“We are going to return this territory to those who deserve the area and are its rightful residents, the population, and that is the way it should be,” added Beltrame.

Police officials claimed that they were welcomed warmly by the area’s residents, and that there were Civil Police and Military Police hotlines that individuals could call in order to report any abuse or wrongdoing on the part of the police officers.

The most recent pacification means that Rio de Janeiro state has 38 UPPs (Police Pacification Unit) in place, but it is undetermined yet as to how many will be implemented across the Complexo da Maré.

The operation is part of the state’s plan, in place since 2008, for reducing crime and increasing public safety in the favelas.

This entails an elite security unit entering a favela and clearing out the drug-dealing gangs that are in control, and staying approximately two weeks. Then, the favela residents are introduced to their Unidade de Polícia Pacificadora (UPP), or the Police Pacification Unit, unique to their neighborhood. This group consists of armed officers who solely patrol their specific area and get to know the favela, its streets and its people.
Along with the state security presence that most residents say fosters a safe atmosphere, services in the favela like new electricty grids, city garbage collection, and more educational opportunities become available.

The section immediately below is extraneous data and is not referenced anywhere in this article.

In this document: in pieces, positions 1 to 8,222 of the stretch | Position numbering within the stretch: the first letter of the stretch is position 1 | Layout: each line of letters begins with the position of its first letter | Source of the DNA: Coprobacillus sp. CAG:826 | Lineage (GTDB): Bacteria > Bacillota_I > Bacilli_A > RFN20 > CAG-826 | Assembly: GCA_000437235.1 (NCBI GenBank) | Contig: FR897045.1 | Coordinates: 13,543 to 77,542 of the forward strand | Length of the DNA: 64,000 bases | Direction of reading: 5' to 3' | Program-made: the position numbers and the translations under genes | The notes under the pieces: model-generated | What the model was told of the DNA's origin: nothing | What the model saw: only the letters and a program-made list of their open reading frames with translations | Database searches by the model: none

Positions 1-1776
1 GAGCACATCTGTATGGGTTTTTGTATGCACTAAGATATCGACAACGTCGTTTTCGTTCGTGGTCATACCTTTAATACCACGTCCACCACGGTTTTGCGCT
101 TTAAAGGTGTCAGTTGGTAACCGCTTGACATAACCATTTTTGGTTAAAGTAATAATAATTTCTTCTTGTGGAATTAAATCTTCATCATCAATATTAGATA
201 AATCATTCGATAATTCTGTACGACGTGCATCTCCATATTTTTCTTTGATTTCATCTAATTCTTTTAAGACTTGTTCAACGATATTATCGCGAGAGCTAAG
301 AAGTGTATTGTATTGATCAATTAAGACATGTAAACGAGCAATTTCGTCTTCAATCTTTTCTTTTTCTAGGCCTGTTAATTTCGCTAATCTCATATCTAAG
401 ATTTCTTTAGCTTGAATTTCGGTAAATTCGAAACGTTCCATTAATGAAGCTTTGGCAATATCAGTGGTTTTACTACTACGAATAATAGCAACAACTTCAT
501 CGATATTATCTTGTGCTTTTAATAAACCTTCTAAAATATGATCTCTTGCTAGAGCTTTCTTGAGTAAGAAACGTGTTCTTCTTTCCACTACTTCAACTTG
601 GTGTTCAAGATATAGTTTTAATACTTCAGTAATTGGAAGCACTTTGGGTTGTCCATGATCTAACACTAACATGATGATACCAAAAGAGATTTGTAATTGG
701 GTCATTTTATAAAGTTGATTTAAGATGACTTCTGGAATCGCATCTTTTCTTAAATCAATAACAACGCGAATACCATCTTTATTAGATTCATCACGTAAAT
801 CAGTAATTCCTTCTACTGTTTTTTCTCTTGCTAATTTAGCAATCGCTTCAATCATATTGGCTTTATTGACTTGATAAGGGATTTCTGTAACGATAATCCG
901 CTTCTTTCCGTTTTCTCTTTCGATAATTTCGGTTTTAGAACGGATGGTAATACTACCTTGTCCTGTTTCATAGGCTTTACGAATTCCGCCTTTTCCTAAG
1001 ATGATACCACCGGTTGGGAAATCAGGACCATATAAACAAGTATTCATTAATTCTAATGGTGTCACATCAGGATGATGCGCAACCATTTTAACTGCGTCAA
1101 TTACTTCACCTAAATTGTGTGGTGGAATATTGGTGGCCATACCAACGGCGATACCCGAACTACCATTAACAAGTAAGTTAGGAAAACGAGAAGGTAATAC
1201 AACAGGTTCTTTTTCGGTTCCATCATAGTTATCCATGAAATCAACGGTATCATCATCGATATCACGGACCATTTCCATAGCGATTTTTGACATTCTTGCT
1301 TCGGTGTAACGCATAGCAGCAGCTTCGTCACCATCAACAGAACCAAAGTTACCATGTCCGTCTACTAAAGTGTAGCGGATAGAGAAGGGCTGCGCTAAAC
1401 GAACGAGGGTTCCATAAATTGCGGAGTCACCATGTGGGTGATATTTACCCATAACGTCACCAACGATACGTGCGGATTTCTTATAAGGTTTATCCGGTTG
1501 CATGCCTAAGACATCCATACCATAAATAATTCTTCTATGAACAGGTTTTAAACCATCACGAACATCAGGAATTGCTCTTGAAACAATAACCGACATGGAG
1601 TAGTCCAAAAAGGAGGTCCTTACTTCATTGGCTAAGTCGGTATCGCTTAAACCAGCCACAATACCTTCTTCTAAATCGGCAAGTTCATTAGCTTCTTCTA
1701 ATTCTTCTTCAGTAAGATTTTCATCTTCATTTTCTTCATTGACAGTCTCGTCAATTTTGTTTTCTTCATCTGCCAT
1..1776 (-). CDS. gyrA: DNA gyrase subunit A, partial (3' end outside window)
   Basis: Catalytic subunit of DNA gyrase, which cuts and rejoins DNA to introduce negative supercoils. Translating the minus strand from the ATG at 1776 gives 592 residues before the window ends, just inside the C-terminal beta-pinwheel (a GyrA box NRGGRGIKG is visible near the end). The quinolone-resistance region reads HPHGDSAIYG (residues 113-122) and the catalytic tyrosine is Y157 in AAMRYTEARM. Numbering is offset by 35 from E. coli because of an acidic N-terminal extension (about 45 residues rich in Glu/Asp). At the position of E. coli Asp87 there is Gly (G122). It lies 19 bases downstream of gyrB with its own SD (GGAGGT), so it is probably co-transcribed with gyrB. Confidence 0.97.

Indeed, in the case of the Complexo da Maré, it is set to receive almost 20 schools for different age levels by 2016, according to the Subsecretary of Education for the Rio de Janeiro City Municipality, Helena Bomeny.

“Parents can now expect that their children, as well as the professors, can go to school every day without worrying about their safety, and the parents will not have to constantly call the school to ask about the children’s safety when the entire complex periodically explodes with violence. This will have an enormously positive impact on student learning,” Bomeny said.

Other services have already been felt in Maré, with some 140 tons of trash removed from the favela’s streets by COMLURB, the municipal sanitation and public maintenance organization, who could not enter the complex before due to the security situation.